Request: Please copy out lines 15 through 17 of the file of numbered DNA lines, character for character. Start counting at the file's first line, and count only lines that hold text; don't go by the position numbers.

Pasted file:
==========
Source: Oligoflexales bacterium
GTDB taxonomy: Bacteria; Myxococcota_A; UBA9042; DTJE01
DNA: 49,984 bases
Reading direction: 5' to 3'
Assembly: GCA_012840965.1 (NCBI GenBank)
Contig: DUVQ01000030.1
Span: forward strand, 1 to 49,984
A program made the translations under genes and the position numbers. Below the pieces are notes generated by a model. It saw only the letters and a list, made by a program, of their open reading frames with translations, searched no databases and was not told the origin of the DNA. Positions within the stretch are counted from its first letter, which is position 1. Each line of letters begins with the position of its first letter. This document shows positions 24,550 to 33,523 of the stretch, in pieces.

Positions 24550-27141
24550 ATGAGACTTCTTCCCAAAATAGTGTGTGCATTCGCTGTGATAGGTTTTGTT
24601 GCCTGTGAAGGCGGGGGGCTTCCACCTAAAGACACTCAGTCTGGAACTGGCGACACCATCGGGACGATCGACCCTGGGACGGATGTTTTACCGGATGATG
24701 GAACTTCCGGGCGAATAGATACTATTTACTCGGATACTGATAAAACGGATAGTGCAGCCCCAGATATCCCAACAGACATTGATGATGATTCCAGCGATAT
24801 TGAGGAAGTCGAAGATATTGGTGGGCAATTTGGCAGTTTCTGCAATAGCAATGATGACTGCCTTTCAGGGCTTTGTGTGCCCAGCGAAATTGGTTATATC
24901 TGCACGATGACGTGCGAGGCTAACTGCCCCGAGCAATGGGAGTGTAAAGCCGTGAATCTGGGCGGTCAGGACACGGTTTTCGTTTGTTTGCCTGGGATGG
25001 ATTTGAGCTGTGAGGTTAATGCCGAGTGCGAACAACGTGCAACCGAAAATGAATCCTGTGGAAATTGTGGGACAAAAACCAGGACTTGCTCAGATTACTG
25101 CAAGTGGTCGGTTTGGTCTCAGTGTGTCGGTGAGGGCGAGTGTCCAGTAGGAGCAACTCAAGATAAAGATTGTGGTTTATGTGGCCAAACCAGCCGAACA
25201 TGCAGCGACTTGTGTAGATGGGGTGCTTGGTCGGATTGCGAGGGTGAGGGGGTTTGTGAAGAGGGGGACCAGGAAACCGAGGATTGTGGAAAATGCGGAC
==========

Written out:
25001 ATTTGAGCTGTGAGGTTAATGCCGAGTGCGAACAACGTGCAACCGAAAATGAATCCTGTGGAAATTGTGGGACAAAAACCAGGACTTGCTCAGATTACTG
25101 CAAGTGGTCGGTTTGGTCTCAGTGTGTCGGTGAGGGCGAGTGTCCAGTAGGAGCAACTCAAGATAAAGATTGTGGTTTATGTGGCCAAACCAGCCGAACA
25201 TGCAGCGACTTGTGTAGATGGGGTGCTTGGTCGGATTGCGAGGGTGAGGGGGTTTGTGAAGAGGGGGACCAGGAAACCGAGGATTGTGGAAAATGCGGAC